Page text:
University of Michigan students are urging University President Mark Schlissel to take action and condemn the Washtenaw County Sheriff’s Department after a video emerged showing a white sheriff’s deputy punching a Black woman during an arrest last Tuesday in Ypsilanti Township.
Mass protests have erupted nationwide to shed light on racism and police brutality. The protests in Washtenaw County are parallel to the demonstrations occurring across the country after George Floyd, a Black man, was killed by a white police officer in Minneapolis, Minn.
LSA and SMTD junior Andrew Gerace and other University students drafted a letter to Schlissel and shared it on social media for other University students to send, hoping to initiate a change in the University’s policies to take a stand for communities of color and to promote equity and inclusiveness.
“Knowing that the University of Michigan is an institution which at least outwardly says that diversity and inclusivity is a huge focus of its programming, I felt that we may have success in getting the University of Michigan to do something like the University of Minnesota did in regards to George Floyd,” Gerace said.
The University of Minnesota announced Wednesday they are limiting interactions and ending contracts with the Minneapolis Police Department. These actions include no longer using the police department for support at football games, concerts and other large events. Additionally, any specialized services such as K-9 explosive-detection units provided by the police department will be terminated.
Kim Broekhuizen, University of Michigan spokeswoman, said the University’s Division of Public Safety and Security is committed to ensuring the safety and security of the University community and recognizes the unique requirements of an educational environment.
“All U-M DPSS police and security officers are required to complete training in de-escalation techniques, implicit bias and crisis intervention,” Broekhuizen wrote. “They will continue investing in training and relationship-building to safeguard trust between U-M officers and the communities that they serve. DPSS has excellent working relationships with our local law enforcement partners.”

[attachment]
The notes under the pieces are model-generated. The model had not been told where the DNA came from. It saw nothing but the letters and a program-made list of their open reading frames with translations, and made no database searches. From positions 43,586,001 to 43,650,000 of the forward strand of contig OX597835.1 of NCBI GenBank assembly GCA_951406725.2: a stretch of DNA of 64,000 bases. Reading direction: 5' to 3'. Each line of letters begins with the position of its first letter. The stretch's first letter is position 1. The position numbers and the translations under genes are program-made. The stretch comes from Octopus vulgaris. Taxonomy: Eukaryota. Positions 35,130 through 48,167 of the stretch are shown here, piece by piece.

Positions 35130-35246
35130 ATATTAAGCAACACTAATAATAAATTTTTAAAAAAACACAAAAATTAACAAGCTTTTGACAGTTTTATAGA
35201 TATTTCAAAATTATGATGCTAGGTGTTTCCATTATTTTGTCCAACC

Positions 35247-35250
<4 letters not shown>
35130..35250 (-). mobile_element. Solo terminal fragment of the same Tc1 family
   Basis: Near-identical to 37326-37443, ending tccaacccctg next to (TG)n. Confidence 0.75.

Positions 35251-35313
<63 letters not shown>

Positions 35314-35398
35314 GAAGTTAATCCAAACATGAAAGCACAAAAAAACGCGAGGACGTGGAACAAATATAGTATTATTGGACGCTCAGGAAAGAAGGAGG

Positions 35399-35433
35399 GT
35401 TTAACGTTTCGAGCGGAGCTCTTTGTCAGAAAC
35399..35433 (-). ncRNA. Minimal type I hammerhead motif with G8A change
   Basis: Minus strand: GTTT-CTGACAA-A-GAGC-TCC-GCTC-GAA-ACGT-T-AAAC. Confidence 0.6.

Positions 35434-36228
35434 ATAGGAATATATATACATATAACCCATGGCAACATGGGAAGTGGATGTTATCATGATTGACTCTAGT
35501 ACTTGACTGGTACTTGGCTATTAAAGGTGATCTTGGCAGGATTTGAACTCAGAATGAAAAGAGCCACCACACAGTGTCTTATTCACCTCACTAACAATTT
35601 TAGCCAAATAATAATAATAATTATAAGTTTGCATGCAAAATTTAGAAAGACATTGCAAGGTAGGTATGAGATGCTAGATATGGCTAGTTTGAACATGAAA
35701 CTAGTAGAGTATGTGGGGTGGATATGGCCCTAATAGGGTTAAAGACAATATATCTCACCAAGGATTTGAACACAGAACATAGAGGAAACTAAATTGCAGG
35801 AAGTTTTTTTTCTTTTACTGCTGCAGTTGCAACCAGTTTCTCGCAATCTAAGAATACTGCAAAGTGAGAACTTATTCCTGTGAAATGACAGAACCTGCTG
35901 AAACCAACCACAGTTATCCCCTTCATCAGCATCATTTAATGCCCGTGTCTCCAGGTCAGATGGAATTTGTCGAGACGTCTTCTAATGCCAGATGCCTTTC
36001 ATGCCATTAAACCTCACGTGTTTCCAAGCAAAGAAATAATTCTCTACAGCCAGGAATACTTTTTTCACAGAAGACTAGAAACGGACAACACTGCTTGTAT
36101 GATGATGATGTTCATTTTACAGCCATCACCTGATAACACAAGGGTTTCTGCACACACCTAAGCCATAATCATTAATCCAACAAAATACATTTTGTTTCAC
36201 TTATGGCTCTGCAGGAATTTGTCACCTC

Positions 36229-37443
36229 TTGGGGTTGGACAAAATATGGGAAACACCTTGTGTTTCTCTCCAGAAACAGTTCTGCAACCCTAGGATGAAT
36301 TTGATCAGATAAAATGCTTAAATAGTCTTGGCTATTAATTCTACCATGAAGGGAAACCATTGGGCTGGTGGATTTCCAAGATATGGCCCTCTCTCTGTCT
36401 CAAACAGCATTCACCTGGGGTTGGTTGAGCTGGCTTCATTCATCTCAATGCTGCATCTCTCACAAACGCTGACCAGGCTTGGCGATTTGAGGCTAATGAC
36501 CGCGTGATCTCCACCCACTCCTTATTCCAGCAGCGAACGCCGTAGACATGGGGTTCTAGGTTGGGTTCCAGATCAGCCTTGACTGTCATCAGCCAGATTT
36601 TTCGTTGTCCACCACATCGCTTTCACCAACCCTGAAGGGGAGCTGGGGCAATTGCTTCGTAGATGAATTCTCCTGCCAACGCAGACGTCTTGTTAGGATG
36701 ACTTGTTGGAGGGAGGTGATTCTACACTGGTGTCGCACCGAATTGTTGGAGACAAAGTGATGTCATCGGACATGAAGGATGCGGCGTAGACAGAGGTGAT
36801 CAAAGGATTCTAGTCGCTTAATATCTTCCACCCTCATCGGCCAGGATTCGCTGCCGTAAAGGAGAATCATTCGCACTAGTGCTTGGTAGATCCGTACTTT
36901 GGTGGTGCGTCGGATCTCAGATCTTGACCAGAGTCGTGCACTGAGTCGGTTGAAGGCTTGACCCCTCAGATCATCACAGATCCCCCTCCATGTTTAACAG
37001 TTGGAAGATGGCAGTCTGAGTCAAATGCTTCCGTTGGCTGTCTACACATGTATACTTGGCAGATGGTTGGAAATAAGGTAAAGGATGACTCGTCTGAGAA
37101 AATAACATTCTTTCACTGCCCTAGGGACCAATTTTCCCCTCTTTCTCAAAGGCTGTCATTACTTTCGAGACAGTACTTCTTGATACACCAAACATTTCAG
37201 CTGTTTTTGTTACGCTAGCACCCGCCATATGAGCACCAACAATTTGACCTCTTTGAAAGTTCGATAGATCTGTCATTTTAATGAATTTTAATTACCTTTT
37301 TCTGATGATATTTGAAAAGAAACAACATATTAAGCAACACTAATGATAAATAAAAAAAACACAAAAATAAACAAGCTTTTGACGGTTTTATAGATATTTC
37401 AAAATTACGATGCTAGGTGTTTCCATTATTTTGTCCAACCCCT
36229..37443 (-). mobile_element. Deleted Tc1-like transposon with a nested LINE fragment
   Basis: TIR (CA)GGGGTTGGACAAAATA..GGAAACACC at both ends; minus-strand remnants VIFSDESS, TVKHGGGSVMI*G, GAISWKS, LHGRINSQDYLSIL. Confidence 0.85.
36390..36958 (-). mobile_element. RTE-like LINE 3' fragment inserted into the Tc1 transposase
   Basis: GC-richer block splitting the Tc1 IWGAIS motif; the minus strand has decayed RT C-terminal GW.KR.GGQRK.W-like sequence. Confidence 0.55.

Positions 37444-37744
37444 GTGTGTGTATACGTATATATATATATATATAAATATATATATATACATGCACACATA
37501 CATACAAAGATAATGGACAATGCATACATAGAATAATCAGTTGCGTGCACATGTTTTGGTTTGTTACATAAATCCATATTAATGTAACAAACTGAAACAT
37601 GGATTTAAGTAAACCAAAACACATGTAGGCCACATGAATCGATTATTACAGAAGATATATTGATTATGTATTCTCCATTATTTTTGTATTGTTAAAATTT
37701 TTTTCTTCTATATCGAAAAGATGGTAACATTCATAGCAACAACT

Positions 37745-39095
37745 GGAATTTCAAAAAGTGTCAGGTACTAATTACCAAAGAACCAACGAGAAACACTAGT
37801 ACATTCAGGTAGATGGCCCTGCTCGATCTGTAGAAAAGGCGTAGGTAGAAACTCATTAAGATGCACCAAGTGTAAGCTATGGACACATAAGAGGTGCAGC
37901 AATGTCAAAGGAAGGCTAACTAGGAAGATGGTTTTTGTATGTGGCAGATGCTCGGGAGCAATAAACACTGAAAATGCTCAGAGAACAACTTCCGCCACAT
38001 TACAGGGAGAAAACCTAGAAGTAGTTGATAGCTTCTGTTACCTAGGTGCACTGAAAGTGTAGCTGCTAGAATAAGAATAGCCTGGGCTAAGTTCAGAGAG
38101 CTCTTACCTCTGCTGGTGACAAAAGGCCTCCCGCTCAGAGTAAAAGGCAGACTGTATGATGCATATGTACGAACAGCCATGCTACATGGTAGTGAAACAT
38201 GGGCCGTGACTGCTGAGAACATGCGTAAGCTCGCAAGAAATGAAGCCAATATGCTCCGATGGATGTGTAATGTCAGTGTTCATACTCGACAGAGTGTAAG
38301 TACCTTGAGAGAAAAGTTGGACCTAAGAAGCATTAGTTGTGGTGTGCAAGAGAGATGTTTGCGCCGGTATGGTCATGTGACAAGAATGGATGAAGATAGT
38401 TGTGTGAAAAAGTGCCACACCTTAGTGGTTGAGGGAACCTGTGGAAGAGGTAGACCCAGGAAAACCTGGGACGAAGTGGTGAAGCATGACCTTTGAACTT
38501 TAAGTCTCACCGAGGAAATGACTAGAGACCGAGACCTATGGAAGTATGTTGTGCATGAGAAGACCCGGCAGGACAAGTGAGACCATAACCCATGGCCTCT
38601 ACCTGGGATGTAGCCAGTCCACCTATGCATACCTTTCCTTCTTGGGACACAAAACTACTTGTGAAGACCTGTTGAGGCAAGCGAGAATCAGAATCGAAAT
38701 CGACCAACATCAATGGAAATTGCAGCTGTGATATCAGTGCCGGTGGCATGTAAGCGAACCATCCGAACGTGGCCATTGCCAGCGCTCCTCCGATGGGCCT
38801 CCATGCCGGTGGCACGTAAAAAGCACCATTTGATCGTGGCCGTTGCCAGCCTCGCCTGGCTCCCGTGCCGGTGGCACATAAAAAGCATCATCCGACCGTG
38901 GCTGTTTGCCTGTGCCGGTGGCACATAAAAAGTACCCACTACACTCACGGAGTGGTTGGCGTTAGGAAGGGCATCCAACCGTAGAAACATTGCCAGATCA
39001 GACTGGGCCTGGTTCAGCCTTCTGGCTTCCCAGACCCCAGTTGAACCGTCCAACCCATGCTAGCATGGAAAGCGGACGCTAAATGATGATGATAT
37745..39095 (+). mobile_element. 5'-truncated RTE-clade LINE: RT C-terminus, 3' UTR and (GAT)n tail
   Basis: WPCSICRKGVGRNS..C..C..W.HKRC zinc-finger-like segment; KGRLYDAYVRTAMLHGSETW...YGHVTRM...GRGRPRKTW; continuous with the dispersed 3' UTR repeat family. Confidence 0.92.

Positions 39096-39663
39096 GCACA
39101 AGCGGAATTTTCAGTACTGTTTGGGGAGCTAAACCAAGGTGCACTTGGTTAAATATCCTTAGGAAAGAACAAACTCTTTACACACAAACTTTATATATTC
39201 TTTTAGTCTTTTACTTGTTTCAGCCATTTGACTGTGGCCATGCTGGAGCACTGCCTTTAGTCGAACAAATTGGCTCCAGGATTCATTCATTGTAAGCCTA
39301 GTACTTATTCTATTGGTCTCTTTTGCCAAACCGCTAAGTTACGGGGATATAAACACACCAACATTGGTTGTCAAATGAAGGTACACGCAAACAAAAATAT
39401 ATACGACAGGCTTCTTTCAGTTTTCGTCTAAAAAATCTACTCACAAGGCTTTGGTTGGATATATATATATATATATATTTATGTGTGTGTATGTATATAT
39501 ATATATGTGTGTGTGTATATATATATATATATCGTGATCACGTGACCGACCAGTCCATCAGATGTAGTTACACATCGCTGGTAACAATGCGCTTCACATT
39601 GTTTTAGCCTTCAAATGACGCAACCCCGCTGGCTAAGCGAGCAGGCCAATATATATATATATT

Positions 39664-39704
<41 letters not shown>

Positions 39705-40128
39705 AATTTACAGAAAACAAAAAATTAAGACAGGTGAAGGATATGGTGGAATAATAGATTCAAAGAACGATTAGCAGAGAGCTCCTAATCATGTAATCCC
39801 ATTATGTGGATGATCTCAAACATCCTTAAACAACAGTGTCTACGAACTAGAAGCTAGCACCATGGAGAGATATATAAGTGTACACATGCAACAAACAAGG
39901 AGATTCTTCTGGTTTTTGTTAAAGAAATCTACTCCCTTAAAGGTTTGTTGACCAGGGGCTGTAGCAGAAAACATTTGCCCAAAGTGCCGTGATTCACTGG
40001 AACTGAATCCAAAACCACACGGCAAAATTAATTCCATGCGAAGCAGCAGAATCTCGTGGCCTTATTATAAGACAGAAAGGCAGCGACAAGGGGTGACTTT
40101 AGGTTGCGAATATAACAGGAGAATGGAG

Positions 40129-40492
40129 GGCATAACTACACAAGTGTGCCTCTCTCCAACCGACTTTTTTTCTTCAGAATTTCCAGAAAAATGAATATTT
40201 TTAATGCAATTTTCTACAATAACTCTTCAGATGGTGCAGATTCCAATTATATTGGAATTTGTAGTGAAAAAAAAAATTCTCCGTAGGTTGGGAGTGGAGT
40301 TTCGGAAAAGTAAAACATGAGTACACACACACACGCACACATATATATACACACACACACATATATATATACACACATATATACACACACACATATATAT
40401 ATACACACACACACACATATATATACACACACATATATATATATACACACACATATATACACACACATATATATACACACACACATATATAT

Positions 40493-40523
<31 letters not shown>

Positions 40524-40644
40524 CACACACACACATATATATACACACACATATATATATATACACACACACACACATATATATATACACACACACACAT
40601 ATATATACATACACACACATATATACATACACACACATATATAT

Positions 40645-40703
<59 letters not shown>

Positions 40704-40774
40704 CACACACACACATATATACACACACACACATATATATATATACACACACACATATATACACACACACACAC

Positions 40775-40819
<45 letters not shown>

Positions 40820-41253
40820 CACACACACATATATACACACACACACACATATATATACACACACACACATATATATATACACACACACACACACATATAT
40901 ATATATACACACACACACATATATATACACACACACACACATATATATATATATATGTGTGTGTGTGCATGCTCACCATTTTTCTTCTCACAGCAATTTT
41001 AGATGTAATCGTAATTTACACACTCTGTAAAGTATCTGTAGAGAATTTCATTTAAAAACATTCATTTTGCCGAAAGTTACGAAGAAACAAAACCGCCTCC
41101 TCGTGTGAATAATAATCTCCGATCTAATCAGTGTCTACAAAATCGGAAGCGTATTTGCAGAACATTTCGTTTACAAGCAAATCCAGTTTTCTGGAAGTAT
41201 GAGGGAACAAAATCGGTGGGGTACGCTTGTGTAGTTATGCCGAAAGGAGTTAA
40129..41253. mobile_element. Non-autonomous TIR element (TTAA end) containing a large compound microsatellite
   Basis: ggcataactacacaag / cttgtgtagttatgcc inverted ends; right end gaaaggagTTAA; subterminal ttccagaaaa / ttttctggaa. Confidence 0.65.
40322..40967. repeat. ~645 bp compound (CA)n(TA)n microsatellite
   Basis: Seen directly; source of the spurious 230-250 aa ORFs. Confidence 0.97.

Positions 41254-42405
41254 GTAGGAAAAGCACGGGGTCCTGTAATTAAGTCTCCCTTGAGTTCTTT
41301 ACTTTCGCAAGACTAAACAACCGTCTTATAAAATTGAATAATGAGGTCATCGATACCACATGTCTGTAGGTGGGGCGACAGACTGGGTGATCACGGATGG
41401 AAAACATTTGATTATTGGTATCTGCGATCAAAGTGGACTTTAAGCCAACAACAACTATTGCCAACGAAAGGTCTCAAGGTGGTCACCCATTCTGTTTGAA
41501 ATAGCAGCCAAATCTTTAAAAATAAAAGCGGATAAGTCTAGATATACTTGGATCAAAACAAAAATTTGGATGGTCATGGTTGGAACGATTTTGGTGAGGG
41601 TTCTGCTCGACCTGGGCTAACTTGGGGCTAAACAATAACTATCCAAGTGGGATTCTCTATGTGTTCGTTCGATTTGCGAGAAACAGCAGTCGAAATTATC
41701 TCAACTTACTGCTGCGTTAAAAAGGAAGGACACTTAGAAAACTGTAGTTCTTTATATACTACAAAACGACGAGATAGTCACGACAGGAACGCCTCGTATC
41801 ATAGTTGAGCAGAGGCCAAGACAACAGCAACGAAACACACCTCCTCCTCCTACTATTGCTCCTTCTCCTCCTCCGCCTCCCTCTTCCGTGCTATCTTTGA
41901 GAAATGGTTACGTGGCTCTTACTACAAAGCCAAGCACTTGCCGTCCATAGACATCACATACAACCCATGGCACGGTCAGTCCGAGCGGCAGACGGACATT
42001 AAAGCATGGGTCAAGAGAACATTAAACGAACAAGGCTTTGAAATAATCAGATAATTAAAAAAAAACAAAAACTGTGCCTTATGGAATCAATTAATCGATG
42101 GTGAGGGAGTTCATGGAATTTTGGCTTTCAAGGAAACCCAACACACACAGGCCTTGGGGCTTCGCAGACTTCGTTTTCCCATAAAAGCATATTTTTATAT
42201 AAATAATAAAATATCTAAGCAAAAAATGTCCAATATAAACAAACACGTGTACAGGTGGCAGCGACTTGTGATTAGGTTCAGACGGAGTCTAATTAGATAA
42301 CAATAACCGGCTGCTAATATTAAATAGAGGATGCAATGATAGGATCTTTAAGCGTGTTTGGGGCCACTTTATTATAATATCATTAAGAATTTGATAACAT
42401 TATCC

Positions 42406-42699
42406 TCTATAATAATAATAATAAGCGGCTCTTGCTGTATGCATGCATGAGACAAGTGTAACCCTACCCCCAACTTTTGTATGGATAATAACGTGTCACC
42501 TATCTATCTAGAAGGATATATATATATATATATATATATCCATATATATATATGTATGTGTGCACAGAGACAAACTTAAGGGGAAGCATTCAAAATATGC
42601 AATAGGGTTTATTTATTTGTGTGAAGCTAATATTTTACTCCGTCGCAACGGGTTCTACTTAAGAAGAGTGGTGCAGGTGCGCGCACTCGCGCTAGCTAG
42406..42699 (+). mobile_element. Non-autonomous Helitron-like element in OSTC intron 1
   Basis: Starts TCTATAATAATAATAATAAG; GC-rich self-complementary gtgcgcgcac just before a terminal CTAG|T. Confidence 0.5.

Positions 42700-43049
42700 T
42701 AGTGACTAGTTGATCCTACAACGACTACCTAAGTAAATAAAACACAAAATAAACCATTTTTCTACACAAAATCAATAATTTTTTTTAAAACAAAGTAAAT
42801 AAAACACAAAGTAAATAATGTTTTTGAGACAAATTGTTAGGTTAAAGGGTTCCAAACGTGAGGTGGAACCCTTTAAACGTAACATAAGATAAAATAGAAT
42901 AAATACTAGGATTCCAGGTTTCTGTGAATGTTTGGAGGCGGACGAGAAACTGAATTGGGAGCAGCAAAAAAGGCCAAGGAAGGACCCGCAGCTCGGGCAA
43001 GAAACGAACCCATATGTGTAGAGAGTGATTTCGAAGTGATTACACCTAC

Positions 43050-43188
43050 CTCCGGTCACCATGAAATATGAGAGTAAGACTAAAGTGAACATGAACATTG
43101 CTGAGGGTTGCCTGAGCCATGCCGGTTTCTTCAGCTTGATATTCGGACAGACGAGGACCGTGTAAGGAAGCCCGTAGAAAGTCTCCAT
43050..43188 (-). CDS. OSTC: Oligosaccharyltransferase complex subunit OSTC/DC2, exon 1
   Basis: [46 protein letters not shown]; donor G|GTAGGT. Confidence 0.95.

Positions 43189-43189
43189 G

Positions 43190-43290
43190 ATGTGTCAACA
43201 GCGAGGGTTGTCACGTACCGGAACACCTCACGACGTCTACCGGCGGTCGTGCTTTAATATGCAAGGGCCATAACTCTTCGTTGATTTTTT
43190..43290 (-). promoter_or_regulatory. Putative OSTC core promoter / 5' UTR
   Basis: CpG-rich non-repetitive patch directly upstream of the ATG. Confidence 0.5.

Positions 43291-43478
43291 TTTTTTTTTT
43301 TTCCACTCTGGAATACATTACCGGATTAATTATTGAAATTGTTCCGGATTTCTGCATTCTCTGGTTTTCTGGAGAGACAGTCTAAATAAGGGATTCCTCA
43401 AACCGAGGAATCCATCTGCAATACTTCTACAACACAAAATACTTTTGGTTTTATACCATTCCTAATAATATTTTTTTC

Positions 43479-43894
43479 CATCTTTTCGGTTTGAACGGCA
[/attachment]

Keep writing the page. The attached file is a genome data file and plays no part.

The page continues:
Broekhuizen further noted DPSS is dedicated to developing training programs, community events and strategies to strengthen the trust between the University and its community.
Public Policy junior Amanda Kaplan and LSA junior Saveri Nandigama, Central Student Government president and vice president, respectively, also released a statement Sunday afternoon condemning the “heinous and inhumane acts of racism and murder.”
Kaplan and Nandigama further detailed steps in how they hope to move forward as anti-racist allies, including breaking ties with oppressive police forces, providing safe learning spaces for students and dismantling systems of racism in social settings. The CSG leaders specifically noted a commitment to examining collaboration between Washtenaw County and the University.
“We commit to conducting an examination of every police force that works with UM,” Kaplan and Nandigama wrote. “We also want to work with UMPD to implement comprehensive anti-bias education. Finally, we will fight to sever relationships with departments that discriminate, stereotype, and/or actively threaten the lives of black students and other students of color.”
On Friday afternoon, Schlissel released a statement condemning the actions that caused the deaths of George Floyd in Minnesota, of Ahmaud Arbery in Georgia and of Breonna Taylor in Kentucky. Schlissel further emphasized the University’s role in promoting diversity, equity and inclusion within the community.
“Our mission is also why our work to enhance diversity, equity and inclusion must continue,” Schlissel wrote. “The University of Michigan has a critical role to play and an obligation to lead the kind of changes in our society that we all want to see. I know that our Division of Public Safety and Security is committed to being a continuing partner in this ongoing work.”
In response to Schlissel’s statement, Gerace noted the importance of not only addressing the national concerns, but also responding to the similar issues affecting the local community in Washtenaw County. He hopes the letter will urge Schlissel to change the University’s policies for people of color.
“On President Schlissel’s words, he’s talking about national issues, however we had something happen literally right near the University that his words would be much more impactful in shaping the circumstances around,” Gerace said. “Like many, he is calling out a problem and saying that the U-M should do something about it, but does not go far enough in pledging the University’s support in helping communities of color or making institutional change to actually accomplish change-making. He recognizes the power the institution could have in leadership yet does not use the power he describes.”
Summer News Editor Kristina Zheng can be reached at email@example.com.